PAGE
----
School Bars Dreadlocked 7-y-o, Sparking Debate

A seven-year-old female student was barred from attending a primary school in Jamaica, allegedly because she wore dreadlocks.

The decision, which was upheld by the nation’s highest court, set off a firestorm of debate on the Caribbean island and in the diaspora, although the written judgement of the court was unavailable up to press time. It also prompted response from political leaders, including Jamaica Prime Minister Andrew Holness, and calls for a review of the nation’s laws.

On July 31, the Supreme Court ruled the constitutional rights of the girl were not breached in 2018 when she was denied access to the Kensington Primary School because of her dreadlocked hair. The ruling ended a two-year fight that began when local human rights watchdog Jamaicans for Justice (JFJ), on behalf of the girl’s parents,obtained an order preventing the board of management from blocking the girl’s admission.


JFJ challenged the school’s position on the basis that enforcement of the rule would violate the constitutionally protected human rights of the child and her family and that no other remedy existed to prevent the threat of that violation, given the school’s demand.

The girl and her parents, Dale and Sherine Virgo, who both wear dreadlocks, planned to appeal the court’s ruling, according to their lawyer Isat Buchanan.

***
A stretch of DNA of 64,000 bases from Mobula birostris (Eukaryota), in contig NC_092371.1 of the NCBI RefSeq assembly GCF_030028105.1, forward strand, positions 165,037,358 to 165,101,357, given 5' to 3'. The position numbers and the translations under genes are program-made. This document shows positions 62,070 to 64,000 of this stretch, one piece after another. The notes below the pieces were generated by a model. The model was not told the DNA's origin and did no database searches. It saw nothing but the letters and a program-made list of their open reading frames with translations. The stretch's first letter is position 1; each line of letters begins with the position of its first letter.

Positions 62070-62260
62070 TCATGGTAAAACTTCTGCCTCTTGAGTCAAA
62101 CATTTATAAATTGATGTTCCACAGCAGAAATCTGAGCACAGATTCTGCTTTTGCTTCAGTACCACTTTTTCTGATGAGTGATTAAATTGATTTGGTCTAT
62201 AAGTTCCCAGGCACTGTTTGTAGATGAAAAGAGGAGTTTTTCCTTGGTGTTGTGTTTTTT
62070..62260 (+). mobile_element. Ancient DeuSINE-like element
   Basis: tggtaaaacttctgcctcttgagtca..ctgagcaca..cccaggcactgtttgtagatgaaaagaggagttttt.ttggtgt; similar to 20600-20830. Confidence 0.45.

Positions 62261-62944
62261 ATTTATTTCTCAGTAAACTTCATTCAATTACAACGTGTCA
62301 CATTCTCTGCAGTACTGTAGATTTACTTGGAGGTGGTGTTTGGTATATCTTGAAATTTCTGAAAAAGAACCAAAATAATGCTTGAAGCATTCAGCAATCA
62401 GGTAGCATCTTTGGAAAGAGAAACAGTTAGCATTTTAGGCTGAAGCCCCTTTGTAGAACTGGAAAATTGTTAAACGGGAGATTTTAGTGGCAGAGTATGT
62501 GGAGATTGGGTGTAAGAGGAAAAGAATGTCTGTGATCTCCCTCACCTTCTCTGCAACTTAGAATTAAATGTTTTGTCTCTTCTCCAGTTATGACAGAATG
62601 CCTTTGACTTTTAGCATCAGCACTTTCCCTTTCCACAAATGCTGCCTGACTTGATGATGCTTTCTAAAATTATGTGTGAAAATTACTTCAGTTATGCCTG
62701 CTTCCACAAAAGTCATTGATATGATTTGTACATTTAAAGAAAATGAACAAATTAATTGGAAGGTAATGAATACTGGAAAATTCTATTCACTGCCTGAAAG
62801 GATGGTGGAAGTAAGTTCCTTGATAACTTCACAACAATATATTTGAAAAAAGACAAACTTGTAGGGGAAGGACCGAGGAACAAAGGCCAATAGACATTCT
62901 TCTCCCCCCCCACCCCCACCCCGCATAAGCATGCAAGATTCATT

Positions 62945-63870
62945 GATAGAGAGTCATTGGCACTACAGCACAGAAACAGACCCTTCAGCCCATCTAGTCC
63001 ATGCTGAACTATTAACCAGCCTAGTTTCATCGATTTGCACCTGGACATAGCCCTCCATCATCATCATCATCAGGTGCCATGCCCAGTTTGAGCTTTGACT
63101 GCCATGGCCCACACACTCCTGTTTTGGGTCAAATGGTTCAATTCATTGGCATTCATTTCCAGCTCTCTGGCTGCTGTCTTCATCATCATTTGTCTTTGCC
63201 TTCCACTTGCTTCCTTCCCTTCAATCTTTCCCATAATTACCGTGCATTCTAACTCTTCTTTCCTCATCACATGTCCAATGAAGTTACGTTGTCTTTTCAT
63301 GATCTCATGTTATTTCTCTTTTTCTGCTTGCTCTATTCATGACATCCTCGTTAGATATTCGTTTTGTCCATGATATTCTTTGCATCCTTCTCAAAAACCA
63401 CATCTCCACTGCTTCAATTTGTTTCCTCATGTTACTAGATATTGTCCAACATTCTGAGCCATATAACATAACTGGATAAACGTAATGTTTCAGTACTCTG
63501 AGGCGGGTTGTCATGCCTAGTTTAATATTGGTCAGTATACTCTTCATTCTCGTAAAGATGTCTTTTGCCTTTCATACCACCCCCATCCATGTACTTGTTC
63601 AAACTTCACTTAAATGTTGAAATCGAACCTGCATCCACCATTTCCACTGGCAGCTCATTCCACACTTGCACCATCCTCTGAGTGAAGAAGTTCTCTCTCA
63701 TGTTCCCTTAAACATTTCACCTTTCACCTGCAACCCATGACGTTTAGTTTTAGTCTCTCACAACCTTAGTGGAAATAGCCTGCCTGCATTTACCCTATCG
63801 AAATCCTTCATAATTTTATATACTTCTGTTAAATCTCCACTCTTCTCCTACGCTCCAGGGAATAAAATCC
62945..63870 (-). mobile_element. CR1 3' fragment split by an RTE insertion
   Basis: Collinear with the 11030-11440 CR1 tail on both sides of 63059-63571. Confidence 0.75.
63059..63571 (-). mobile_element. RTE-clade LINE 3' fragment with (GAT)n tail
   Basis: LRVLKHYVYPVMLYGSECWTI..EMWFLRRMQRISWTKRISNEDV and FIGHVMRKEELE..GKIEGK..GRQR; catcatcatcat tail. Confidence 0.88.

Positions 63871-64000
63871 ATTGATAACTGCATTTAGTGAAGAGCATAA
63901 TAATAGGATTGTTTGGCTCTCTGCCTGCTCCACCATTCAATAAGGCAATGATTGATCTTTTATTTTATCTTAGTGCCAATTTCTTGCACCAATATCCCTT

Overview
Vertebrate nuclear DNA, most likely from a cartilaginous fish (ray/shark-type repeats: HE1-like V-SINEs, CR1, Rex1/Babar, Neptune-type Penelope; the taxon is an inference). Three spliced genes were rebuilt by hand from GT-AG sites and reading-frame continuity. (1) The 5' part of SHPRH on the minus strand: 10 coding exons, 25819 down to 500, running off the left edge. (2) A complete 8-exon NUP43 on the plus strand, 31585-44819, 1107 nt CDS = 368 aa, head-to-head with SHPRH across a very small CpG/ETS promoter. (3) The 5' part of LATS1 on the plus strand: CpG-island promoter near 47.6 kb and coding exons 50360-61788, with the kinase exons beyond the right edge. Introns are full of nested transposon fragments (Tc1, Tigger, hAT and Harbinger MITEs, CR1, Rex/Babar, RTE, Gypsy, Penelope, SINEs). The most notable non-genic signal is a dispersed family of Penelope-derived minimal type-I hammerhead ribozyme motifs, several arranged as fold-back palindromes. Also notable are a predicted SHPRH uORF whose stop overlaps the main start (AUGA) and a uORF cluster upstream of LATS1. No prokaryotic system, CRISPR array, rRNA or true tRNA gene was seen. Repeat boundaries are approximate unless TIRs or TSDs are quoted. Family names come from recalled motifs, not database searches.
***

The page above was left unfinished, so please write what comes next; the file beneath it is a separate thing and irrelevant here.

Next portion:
“I will not be cutting my daughter’s hair,” Sherine Virgo said after the ruling. “If they give me that ultimatum again, I will be moving her.”

The court’s decision sparked widespread debate, including an online petition calling for a change in the high court’s ruling. Holness chimed in, saying he was concerned around the developments surrounding the case.

“While we await the written judgement to determine the basis of the ruling issued by our Supreme Court, which by media reports, have suggested that the child’s constitutional rights were not breached,” Holness said,“this government does not believe that there should be any law, which could be interpreted to deny access to a citizen merely on the basis of their hairstyle.”